Trinity Grammar to review controversial sacking of deputy principal
Trinity Grammar has ordered an independent review into the controversial sacking of its deputy headmaster, who was dismissed after cutting a student's hair ahead of school photos.
It came as the Old Trinity Grammarians Association issued a statement saying the community had lost confidence in the school council, particularly its chair, and were dissatisfied with the leadership of the school under principal Dr Michael Davies.
More than 3700 people have signed a petition calling on the school to reinstate the popular deputy headmaster Rohan Brown.
On Saturday, a day after distressed and angry parents and students descended on the school wanting answers, the school council held an extraordinary meeting and resolved to commission a review into the deputy's dismissal.
School council chair Roderick Lyle said the frank and independent review would examine the hair-cutting incident, and the school's investigation into the saga and processes.
"Trinity's council has committed to accepting the findings and recommendations of the independent review and working through a process with all relevant parties thereafter," Mr Lyle said.
"We respect and understand the impact a recent decision to dismiss the school's deputy headmaster has had on some quarters of the school community."
Angered by the sacking, emotional students protested the dismissal of Mr Brown at the Kew private school on Friday and chanted "Brownie, Brownie, Brownie".
At a heated community meeting at Trinity Grammar later that day, it was revealed that the student at the centre of the incident never wanted the matter to go as far as it had.
In a statement released on Saturday, the Old Trinity Grammarians Association said it was very concerned about the fractured relationship between the school council and broader school community.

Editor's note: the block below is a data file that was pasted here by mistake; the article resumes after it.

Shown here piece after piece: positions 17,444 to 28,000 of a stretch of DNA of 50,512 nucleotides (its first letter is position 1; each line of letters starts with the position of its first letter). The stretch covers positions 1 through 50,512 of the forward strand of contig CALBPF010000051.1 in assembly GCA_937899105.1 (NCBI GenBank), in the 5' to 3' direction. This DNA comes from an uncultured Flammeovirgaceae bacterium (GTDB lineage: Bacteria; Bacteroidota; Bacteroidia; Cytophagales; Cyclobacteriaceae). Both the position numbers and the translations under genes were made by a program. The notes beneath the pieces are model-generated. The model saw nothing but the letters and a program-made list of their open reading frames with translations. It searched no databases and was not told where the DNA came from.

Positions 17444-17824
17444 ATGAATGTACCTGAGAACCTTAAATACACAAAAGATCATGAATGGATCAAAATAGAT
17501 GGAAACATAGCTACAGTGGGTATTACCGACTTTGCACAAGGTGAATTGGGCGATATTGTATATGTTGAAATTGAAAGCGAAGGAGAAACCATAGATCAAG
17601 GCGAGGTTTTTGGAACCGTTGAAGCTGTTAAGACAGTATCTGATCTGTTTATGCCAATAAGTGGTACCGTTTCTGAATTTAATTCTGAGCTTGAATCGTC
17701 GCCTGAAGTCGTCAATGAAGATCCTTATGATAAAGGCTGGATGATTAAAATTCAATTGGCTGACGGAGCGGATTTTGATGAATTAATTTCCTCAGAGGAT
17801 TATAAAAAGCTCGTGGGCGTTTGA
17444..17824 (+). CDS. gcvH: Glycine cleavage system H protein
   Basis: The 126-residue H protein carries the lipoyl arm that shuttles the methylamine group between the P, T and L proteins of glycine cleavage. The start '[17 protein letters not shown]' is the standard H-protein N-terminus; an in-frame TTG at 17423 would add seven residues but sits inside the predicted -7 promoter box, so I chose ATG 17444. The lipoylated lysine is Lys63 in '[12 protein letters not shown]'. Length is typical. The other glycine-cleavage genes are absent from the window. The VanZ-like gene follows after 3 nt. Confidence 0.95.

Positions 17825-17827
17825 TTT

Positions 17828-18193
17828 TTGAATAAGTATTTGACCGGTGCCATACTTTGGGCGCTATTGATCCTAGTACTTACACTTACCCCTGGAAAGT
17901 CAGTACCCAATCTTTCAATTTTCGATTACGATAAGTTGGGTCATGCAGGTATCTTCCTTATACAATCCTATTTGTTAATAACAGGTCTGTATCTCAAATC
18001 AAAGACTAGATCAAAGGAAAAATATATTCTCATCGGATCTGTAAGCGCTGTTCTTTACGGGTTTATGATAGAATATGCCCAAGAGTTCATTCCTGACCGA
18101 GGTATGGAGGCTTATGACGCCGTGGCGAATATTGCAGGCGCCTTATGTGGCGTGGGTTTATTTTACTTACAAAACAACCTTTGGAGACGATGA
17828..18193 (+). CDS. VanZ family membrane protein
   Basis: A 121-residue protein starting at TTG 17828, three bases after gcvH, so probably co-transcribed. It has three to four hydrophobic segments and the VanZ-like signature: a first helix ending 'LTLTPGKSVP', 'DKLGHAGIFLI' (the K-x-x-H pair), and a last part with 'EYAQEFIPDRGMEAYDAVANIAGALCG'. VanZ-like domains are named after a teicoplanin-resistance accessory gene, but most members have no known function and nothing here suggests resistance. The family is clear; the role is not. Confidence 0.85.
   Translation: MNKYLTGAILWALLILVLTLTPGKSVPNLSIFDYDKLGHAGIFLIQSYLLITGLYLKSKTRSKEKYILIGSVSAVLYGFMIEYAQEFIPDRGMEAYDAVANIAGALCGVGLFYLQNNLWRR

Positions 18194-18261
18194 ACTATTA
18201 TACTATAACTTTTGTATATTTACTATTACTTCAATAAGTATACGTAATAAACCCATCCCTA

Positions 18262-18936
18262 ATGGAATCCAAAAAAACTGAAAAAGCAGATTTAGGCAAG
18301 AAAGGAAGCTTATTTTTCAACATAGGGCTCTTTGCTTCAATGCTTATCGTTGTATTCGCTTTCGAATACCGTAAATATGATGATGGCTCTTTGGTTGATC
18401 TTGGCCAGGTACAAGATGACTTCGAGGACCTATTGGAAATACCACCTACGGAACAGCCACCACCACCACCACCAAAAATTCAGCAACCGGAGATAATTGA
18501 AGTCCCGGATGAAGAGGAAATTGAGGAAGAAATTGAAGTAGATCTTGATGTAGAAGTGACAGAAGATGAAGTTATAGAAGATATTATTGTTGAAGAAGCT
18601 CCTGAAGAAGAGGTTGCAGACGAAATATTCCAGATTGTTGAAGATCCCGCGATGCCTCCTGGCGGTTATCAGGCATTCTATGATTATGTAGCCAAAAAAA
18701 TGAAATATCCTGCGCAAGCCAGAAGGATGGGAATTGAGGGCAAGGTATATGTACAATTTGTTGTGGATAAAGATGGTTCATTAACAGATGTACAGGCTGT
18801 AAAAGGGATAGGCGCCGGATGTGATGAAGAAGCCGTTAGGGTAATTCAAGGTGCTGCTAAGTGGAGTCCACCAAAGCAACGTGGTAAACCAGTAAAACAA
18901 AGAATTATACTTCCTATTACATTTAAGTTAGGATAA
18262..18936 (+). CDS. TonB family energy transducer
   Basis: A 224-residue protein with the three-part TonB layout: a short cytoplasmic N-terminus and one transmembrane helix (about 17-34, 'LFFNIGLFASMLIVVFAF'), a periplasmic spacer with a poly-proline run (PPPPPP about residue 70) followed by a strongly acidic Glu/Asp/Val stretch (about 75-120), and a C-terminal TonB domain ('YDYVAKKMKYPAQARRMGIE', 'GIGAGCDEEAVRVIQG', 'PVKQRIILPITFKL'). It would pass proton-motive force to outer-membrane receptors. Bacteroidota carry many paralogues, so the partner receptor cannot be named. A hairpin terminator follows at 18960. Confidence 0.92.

"In the last few days, the school council’s actions have shown that they are out of step with the school community," it said.
"As a result of the management and handling of Mr Brown’s dismissal, they have deeply damaged the school’s reputation and its proud 114-year history."
It said the school community had come together to express their deep and longstanding concerns with the council's direction.
Some parents who attended the meeting called for the principal Michael Davies and the school council to resign.
About two hours into the event, a woman, who said she was the aunt of the boy involved, told the crowd the family had never wanted Mr Brown to be sacked, and her nephew had been "thrown under the bus" by the college's leadership team.
The boy was now being bullied and harassed by other students, she said.
"This is not what they wanted," the woman said, claiming the matter was resolved between the family and Mr Brown by the end of the first week of school.
"We never wanted Mr Brown sacked," the woman told the crowd, reading out a message for the boy.
"When this happened we sorted it by the end of the week and we said we didn’t want to take it further. Mr Brown and I made up and it was all good."
Mr Lyle said a qualified expert, who would be announced in coming days, would carry out the review.
He said a community meeting that was scheduled for Monday evening had been cancelled due to the well-attended forum on Friday, and moves to initiate the review.